Keeble, John (DNB00)
KEEBLE, JOHN (1711–1786), organist, musical composer, and writer, was born in 1711 at Chichester, and was chorister of the cathedral under Thomas Kelway [q. v.] In 1734–5 Keeble, with Boyce, Travers, and others, frequented Dr. Pepusch's lectures, and fell under the spell of his admiration for the music of the Greeks. On the retirement of Rosingrave, 1737, Keeble became organist of St. George's, Hanover Square. It has been said that Handel recommended him for this post in preference to Matthison (A. B. C. Dario, Musicians, p. 31). Keeble was also organist at Ranelagh Gardens from the opening in 1742. As a teacher of the harpsichord he had many pupils. He died on 24 Dec. 1786 at his house in Conduit Street, but was buried, according to his wish, at Ramsholt in Suffolk, by the side of his wife. His daughter Sally married Captain Thomas Hamilton.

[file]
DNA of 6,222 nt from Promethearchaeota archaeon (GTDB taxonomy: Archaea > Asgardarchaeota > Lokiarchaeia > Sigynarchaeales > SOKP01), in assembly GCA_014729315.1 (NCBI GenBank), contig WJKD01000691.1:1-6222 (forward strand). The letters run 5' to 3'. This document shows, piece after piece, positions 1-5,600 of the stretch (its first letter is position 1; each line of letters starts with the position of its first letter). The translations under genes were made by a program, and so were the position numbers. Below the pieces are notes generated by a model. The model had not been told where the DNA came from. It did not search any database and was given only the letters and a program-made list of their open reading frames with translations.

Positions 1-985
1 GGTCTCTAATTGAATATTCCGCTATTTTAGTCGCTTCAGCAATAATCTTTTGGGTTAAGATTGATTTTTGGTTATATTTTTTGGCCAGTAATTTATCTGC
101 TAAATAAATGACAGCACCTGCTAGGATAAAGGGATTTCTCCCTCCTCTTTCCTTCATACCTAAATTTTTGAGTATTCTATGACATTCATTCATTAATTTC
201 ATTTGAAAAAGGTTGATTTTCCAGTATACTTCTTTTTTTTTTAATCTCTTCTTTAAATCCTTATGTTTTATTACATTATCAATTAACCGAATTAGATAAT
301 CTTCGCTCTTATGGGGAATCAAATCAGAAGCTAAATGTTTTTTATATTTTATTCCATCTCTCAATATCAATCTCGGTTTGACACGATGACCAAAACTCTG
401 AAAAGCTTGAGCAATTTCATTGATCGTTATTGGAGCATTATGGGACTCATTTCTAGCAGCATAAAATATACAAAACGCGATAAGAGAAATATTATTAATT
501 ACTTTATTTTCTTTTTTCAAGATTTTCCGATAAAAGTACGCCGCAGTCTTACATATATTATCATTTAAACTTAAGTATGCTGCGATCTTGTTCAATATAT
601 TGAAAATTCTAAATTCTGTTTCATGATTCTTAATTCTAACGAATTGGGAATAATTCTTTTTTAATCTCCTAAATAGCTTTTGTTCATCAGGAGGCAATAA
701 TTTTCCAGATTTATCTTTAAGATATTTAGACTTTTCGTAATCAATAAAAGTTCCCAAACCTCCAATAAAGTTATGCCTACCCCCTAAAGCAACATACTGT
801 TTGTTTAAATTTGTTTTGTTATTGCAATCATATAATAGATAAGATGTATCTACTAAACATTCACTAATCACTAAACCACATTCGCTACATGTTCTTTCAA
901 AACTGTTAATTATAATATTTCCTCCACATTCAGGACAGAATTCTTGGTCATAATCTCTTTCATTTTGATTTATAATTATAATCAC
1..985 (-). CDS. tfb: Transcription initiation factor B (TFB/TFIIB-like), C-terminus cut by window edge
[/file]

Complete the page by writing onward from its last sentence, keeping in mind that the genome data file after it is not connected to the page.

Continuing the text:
Keeble published: 1. Select pieces for the organ or harpsichord; four sets of six pieces were collected in a volume about 1780. 2. ‘The Theory of Harmonics, or an Illustration of the Grecian Harmonica,’ London, 1784. Part i. dealt with the systems of Euclid, Aristoxenus, and Bacchius; part ii. with the doctrine of the Ratio, and the explanation of the two diagrams of the Gaudentius and the Pythagorean numbers in Nicomachus. This work was full of ingenious ideas, and the diagrams of strings and ratios proved of some interest (see severely critical articles in the Monthly Review, November 1785, pp. 343, 441; and a more favourable notice in the European Magazine, 1785, pp. 186, 355, 431). 3. In conjunction with Jacob Kirkman [q. v.], ‘Forty Interludes to be played between the verses of the Psalms,’ London, 1795.[Burney's Hist. of Music, iv. 265; Boyce's Cathedral Music, i. 2; Grove's Dictionary, ii. 48; Gent. Mag. lxxviii. 581; Registers of Wills, P. C. C., Book Major, f. 29; Registers of the parish of Ramsholt, by the courtesy of the Rev. A. Tighe-Gregory.]